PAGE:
Math Rules: The Moessner Miracle is way cool


Mathologer recently published a video on the “Moessner Miracle”, a more advanced version of a known trick in number theory.

As we all learn in elementary or high school, if you take consective odd numbers and add them together, you get all the squares:

     1 2 3 4 5 6 7 8 9 10 . . . .

                1
     1+3     =  4
     1+3+5   =  9
     1+3+5+7 = 16

And so on. What you’re actually doing is skipping every second number. What happens if you skip every third number, add, skip the second number and add again?

     (A skip third )  1 2 3 4  5  6  7  8  9 10 11 12  13 14 15 . . . .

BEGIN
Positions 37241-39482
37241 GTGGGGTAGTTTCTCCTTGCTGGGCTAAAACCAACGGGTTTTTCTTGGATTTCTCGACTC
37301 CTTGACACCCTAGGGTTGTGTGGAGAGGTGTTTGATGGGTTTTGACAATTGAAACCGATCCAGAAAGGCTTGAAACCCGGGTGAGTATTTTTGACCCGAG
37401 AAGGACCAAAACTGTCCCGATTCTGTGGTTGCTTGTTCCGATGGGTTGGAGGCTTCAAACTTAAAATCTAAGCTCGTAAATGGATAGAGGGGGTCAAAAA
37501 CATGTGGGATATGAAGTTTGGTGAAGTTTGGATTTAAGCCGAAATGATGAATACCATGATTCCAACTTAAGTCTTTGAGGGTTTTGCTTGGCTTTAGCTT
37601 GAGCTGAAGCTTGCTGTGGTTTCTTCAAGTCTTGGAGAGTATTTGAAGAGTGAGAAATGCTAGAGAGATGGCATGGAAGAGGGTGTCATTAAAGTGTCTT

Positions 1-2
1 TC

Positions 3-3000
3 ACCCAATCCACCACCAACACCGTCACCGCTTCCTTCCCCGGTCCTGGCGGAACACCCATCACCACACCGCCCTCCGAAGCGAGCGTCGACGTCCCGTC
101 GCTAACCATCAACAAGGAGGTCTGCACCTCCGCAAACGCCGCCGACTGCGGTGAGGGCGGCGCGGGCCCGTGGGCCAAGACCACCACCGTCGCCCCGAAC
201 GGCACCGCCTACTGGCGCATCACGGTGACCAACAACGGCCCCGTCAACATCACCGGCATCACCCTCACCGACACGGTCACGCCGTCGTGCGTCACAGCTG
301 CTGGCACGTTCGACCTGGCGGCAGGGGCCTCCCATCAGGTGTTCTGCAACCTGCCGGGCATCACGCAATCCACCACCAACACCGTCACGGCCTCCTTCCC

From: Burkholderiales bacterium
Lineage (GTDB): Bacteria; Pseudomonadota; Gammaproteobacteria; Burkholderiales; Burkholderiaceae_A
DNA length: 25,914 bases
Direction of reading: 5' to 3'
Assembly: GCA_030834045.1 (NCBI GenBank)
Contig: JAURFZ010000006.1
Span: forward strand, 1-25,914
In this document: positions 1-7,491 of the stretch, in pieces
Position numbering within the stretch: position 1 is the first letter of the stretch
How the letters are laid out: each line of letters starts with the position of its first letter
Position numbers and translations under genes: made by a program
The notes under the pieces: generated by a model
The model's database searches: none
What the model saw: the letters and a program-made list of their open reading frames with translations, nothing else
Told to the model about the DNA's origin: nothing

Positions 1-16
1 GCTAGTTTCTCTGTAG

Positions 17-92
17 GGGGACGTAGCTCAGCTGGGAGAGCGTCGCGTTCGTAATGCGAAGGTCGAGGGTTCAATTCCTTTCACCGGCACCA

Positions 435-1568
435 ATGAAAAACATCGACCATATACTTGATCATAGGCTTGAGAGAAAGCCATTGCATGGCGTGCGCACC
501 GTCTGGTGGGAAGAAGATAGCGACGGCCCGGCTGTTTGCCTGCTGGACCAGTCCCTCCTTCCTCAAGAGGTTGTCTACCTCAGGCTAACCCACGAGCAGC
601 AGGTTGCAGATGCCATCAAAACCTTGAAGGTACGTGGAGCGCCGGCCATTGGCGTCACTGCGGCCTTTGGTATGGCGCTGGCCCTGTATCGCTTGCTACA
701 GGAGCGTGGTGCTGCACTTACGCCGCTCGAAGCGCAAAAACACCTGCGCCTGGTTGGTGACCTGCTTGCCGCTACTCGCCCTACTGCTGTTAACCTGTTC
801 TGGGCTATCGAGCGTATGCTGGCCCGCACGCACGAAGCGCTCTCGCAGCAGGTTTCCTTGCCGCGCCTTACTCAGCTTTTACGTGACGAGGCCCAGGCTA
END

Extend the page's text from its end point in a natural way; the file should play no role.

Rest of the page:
(B add numbers)  1 3   7 12    19 27    37 48     61 75    . . . . 
     (C skip second)  1 3   7 12    19 27    37 48     61 75    . . . . 
     (D add numbers)  1     8       27       64       125       . . . . 

Congratulations, you’ve produced the cubes. And it turns out you can produce all powers of the first skipped number (x^2 and x^3 in the example cases above). He uses the fifth skip in the video to produce the powers of 5.  He also goes on to show how this also applies to Pascal’s Triangle, combinatorics, directional paths, and other mathematical concepts.

This is way too cool not to share.

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